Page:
Now if Felt had just continued to keep his mouth shut forever, his reputation as a gifted public servant would have remained intact. So why did he now come out of the closet at this late date? The man is 91 years old; he resigned from the Society of Former Special Agents of the FBI five or six years ago for "reasons of health" (This is a very unique action; a retired agent need not be active or participate in any of the Society's activities -- just pay your dues and draw a breath now and then. Besides. he had never been active in the organization anyway). Woodward re-interviewed Felt in 1999, and recently observed that he now questioned Felt's mental competency. Recent TV images show him openly smiling in public and waving friendly greetings to the cameramen and reporters. This is not the Felt I knew.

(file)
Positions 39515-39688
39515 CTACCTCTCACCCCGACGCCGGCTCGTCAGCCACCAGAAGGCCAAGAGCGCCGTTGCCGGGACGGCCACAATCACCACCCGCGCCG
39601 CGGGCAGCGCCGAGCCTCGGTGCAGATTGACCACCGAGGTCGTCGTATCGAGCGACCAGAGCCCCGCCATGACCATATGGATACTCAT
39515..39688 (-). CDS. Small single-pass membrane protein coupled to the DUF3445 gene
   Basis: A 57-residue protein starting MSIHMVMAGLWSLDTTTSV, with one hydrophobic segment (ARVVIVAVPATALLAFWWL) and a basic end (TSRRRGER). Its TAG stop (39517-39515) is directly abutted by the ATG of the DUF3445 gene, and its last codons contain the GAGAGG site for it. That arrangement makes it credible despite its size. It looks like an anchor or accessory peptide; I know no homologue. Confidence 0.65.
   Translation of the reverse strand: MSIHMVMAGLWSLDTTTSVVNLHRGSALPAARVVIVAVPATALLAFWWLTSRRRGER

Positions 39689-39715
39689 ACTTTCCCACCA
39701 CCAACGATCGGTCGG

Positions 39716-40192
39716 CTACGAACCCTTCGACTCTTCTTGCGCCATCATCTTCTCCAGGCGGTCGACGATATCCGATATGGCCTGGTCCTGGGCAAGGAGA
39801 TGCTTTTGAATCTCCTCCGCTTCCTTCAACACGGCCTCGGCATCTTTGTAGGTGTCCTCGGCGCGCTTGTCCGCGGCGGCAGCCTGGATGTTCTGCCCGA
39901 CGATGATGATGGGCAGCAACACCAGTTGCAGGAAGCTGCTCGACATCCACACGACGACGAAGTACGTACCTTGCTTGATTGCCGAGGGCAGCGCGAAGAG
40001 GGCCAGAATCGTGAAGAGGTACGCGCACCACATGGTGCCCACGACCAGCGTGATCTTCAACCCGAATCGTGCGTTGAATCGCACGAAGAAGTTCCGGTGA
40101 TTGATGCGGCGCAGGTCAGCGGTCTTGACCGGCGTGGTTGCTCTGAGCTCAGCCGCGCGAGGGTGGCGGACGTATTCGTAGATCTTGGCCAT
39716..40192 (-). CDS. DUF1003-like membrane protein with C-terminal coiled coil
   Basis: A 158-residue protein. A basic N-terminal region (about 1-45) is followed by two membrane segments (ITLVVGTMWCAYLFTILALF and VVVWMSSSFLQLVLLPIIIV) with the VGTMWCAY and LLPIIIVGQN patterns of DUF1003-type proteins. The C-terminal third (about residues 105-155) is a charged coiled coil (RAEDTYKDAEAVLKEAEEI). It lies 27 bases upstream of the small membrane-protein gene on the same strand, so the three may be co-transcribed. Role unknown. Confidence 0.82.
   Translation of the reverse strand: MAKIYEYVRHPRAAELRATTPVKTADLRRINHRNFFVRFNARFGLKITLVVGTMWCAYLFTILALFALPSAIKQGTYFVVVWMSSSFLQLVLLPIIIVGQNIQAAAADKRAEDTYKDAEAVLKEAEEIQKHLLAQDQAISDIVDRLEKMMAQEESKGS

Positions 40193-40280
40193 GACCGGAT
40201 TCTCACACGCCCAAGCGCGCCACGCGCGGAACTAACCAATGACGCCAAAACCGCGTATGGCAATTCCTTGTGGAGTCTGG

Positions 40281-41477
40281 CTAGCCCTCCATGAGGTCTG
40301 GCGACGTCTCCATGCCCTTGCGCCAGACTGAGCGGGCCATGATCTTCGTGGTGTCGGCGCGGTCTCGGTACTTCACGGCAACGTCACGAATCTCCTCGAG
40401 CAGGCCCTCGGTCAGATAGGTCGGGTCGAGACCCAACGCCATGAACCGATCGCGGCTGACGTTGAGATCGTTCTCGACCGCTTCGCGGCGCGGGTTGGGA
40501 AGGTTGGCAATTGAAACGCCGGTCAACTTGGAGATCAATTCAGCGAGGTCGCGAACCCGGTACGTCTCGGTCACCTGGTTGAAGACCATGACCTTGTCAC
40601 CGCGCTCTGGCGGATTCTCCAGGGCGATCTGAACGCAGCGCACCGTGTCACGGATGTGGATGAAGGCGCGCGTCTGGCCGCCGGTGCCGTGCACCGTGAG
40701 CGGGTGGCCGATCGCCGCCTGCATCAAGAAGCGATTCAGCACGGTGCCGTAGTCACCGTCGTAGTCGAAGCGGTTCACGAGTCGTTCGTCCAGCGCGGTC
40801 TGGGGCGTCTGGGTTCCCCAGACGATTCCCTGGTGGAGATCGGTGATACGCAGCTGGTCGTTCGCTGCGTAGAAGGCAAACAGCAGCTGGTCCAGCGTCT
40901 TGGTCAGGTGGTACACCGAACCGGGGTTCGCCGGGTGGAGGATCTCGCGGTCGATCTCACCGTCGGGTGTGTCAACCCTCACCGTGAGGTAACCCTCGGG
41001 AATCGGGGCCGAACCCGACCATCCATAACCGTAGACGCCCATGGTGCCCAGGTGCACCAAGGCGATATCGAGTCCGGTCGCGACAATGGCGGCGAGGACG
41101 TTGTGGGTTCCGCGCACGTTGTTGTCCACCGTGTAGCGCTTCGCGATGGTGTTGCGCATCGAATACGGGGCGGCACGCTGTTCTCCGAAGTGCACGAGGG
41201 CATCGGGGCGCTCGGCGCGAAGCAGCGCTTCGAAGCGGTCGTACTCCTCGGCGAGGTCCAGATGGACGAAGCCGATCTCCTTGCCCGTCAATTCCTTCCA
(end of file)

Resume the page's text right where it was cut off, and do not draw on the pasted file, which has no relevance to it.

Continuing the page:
I personally think Felt is in an undetermined state of progressive dementia. It is such a shame really. There is much positive information about Hoover and his FBI that could be said, but now it will be further buried by the sensationalism that the media will give this affair. Felt no doubt is being given misguided advice by unsophisticated members of his family and perhaps an unscrupulous attorney. The poor man is going to pay for his folly. He is no hero.
-- Richard Coffman
Miles City, Mont.
Thanks to book committee
To the Vernon County History Book Committee, thanks for the hard work you and your staff did on the History Book. It is a masterpiece from the standpoints of contents, indexing and presentation. What a beautiful document.
No doubt, you had cost over runs, in time if not money, and I want to send extra money to cover some of the cost, and for a copy to be sent to the Library of Congress.
Thanks again for the great job.
La Jolla, Calif.